French rail workers launched their latest two-day strike on Sunday over plans to overhaul the heavily indebted train operator SNCF, the biggest test yet to President Emmanuel Macron’s drive to reform the country’s economy.
Neither side appears ready to back down, with Prime Minister Edouard Philippe warning that the government would not be deterred despite union pledges for three months of rolling stoppages, and possibly more.
“I get messages from people who support the government, saying we need to carry this through all the way. And that’s what we are going to do,” Philippe told the Parisien newspaper Sunday.
Just one in five high-speed TGV trains were operating and similar disruptions were expected Monday, with roughly one-quarter of Eurostar trains serving London to be cancelled, the SNCF said.
On some main lines just one in six trains will be running Monday, and only one in three regional trains, including the heavily used lines serving the Paris region.
Among international lines, Thalys trains to Brussels and beyond will be operating “almost normally” but only one in six trains to Switzerland will run, one in five to Spain and one in three to Germany, and all trains to Italy are cancelled.
Public opinion appears to be swinging toward the government, with an Ifop poll published Sunday by the Journal du Dimanche newspaper — carried out April 5-6, just after last week’s strike — showing 62 percent in favour of the SNCF reform.
It was an increase of 11 percentage points from Ifop’s survey on March 30-31, in which just 51 percent supported the reform.
“I understand the determination of certain unions, but they need to understand mine as well,” Philippe said.
Macron, who has barely spoken publicly about the conflict so far, is scheduled to give an hour-long TV interview on Thursday.
Battle for public support
Rail unions show no signs of giving in, setting up a showdown that could spell weeks of headaches for the network’s 4.5 million daily passengers.
“We’re going to have a marathon if the government forces it,” Laurent Brun of the CGT’s rail branch said Friday after two days of talks with government officials, while warning that the strike could extend beyond its scheduled end on June 28.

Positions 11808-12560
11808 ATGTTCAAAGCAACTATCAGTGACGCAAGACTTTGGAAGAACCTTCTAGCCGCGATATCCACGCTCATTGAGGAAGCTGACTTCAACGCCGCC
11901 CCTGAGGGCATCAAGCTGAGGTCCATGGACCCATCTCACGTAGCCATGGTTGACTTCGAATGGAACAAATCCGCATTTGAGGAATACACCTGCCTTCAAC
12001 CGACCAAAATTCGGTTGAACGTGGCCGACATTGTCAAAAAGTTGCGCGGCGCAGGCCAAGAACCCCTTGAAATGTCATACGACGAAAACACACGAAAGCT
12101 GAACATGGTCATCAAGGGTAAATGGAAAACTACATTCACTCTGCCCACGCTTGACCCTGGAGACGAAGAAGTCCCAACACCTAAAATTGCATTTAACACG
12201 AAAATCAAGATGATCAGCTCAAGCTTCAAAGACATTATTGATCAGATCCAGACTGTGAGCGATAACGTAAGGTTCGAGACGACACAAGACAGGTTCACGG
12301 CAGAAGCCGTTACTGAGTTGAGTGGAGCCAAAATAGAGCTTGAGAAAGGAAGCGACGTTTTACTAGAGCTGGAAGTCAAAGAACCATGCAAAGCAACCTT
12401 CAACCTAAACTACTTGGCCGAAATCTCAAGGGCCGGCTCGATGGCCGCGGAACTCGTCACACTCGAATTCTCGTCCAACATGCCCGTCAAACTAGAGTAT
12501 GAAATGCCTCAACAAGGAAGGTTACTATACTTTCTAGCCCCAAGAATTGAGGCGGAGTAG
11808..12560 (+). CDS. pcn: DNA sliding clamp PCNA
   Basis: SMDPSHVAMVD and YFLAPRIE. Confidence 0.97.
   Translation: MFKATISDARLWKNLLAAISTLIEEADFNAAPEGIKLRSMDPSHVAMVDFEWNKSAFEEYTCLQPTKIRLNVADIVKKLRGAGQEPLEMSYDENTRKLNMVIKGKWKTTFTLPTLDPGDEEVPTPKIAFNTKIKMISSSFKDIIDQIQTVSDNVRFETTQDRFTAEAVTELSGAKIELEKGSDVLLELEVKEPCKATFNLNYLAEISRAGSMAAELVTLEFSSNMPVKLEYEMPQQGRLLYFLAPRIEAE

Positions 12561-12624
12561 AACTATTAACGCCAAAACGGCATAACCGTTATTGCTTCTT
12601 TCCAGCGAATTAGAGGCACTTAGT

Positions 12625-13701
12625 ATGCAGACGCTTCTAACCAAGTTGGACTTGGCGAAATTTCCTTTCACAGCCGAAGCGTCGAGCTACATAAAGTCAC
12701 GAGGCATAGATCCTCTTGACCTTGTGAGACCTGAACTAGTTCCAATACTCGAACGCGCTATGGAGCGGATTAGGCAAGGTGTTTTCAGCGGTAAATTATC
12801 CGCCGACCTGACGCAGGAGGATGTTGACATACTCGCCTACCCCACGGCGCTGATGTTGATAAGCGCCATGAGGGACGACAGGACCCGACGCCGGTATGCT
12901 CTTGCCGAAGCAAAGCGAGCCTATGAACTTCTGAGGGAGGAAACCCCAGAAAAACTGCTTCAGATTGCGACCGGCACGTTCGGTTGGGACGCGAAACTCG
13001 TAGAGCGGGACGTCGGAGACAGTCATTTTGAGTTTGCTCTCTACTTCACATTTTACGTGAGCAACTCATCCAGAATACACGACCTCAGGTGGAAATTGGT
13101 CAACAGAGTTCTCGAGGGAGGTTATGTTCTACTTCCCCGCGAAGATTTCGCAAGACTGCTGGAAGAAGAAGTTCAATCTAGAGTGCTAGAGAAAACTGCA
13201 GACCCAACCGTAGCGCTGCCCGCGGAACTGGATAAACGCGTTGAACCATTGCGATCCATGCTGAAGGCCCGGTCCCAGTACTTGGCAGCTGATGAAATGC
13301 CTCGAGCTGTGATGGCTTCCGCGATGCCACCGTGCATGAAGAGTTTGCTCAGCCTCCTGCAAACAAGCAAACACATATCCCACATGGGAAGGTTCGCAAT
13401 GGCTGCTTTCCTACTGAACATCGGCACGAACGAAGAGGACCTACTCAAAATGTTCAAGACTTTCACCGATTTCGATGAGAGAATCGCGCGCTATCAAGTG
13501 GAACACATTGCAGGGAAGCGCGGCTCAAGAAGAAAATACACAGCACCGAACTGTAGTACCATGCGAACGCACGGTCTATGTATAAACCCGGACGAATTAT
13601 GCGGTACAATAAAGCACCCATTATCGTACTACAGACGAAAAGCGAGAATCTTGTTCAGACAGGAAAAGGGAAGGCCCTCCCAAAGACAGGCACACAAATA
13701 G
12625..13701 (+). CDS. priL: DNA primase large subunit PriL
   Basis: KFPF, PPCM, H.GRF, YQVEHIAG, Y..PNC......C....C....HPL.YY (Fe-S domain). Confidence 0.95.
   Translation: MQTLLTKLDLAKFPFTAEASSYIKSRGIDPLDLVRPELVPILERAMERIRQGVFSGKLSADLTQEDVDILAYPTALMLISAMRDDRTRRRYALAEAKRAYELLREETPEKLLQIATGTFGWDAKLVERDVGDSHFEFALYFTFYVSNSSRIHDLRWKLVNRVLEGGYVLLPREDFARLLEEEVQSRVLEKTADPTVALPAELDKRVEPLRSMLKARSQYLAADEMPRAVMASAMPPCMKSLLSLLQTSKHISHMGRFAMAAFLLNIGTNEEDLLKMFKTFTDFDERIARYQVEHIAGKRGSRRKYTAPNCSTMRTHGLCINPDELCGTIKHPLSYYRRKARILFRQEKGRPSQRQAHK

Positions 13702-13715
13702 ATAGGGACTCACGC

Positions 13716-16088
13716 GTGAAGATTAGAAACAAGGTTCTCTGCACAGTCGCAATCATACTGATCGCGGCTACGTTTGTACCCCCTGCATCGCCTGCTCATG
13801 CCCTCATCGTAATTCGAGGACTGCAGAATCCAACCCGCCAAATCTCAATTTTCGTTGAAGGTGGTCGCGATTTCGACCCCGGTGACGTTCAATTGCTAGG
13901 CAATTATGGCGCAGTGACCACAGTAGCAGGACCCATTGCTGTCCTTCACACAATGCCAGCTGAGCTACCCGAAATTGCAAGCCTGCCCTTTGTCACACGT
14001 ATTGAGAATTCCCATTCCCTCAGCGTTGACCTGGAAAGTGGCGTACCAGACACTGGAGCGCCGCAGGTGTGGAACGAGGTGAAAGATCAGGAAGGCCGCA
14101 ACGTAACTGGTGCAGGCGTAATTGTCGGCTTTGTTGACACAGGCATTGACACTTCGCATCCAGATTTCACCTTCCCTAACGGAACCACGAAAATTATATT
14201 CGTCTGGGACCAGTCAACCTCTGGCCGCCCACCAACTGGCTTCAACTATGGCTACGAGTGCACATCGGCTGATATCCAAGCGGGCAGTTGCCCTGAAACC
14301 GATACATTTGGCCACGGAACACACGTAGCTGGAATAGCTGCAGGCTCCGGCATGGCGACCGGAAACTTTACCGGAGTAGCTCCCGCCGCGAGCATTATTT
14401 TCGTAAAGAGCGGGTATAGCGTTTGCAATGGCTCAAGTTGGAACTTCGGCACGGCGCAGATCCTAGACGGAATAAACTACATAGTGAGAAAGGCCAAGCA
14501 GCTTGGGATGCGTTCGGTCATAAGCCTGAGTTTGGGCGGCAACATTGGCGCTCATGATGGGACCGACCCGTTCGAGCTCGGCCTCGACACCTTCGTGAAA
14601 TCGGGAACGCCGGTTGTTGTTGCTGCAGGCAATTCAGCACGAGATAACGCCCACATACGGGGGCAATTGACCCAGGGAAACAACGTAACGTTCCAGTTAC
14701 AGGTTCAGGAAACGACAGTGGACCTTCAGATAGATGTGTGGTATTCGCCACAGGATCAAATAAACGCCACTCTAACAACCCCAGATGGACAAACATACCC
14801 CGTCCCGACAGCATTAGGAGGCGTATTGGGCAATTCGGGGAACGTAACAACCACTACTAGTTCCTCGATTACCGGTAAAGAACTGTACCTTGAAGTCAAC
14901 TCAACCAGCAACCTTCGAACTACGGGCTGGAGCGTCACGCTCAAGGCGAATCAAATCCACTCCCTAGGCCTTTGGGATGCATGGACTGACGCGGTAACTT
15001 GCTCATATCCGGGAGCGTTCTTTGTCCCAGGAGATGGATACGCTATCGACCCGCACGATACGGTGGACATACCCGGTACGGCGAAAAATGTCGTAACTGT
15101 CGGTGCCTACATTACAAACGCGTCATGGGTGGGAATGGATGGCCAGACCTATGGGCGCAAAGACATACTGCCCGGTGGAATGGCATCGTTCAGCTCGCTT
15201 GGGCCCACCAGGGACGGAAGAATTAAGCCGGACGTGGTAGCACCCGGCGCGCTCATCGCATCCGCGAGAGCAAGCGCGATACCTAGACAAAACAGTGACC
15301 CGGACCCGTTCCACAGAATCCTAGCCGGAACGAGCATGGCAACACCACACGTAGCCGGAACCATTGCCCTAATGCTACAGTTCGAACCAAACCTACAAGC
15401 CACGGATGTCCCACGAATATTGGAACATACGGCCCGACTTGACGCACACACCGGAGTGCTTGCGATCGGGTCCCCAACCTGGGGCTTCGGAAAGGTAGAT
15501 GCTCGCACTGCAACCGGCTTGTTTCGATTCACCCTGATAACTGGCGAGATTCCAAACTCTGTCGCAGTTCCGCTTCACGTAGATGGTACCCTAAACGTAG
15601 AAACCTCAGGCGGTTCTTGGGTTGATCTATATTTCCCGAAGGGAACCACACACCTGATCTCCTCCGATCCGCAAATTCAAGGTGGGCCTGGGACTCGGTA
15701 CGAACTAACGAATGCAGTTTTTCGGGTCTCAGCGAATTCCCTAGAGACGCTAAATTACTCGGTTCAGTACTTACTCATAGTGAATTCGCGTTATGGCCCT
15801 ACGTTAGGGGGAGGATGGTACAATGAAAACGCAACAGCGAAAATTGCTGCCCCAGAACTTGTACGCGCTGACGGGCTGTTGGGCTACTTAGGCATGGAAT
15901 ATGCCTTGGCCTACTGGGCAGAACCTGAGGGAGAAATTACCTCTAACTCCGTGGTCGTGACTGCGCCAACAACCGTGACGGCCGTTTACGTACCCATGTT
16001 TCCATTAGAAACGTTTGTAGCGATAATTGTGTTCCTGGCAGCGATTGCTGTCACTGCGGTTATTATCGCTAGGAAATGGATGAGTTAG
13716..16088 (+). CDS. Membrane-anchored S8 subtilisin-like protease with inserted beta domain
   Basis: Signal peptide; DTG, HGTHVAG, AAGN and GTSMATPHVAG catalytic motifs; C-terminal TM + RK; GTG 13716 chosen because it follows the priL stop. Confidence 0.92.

Unions also claim broad public support, with a fund set up to compensate striking workers’ lost wages garnering over 460,000 euros from nearly 14,000 donors as of Sunday.
At stake is the government’s plan to deny a guaranteed job for life and early pensions to new hires, which it says is necessary to improve the SNCF’s flexibility and cost cutting.
The company has some 47 billion euros in legacy debt, part of which the government may absorb as part of the overhaul, ahead of opening up European passenger rail traffic to competition starting from 2020.
Workers also fear that if rivals take over lines previously operated by the SNCF, they will lose their job security and other benefits.
“Everyone can understand that in a company that’s losing money, workers’ futures can’t be guaranteed,” Ecology Minister Nicolas Hulot wrote in the Journal du Dimanche on Sunday.
But rail unions are hoping to take advantage of a growing atmosphere of social discontent against Macron’s reforms, including protests and strikes by civil servants, energy workers and garbage collectors.
Employees at Air France, in which the government holds a minority stake, also went on strike again Saturday seeking a six percent pay raise, and students have been blocking several public universities over Macron’s plan to introduce more selective applications.
‘Resentments running high’
Many analysts say the chances of any “convergence of struggles” appear remote, given the lack of a common goal among the various groups, but don’t rule it out completely.
“Resentments today are running high, and these social movements can take on a life of their own that unions can’t always control,” said Jean-Marie Pernot, a labour specialist at the Institute for Economic and Social Research (IRES).
The strikes, which come as a series of two-week school vacations begin across France, have thousands of people scrambling to make alternative plans.
“For me, it’s possible, because I live alone,” said Francoise, 60, who avoided Sunday’s strike by taking a train from Bordeaux to Paris a day earlier.
“But it’s much more complicated for people with jobs that aren’t that flexible, or who have children,” she said.
Other travellers are trying to work from home or turning to carpooling sites, which have been flooded with requests.
BlaBlaCar, the market leader for shared rides in France, said demand for spaces in its members’ cars surged tenfold on strike days last week.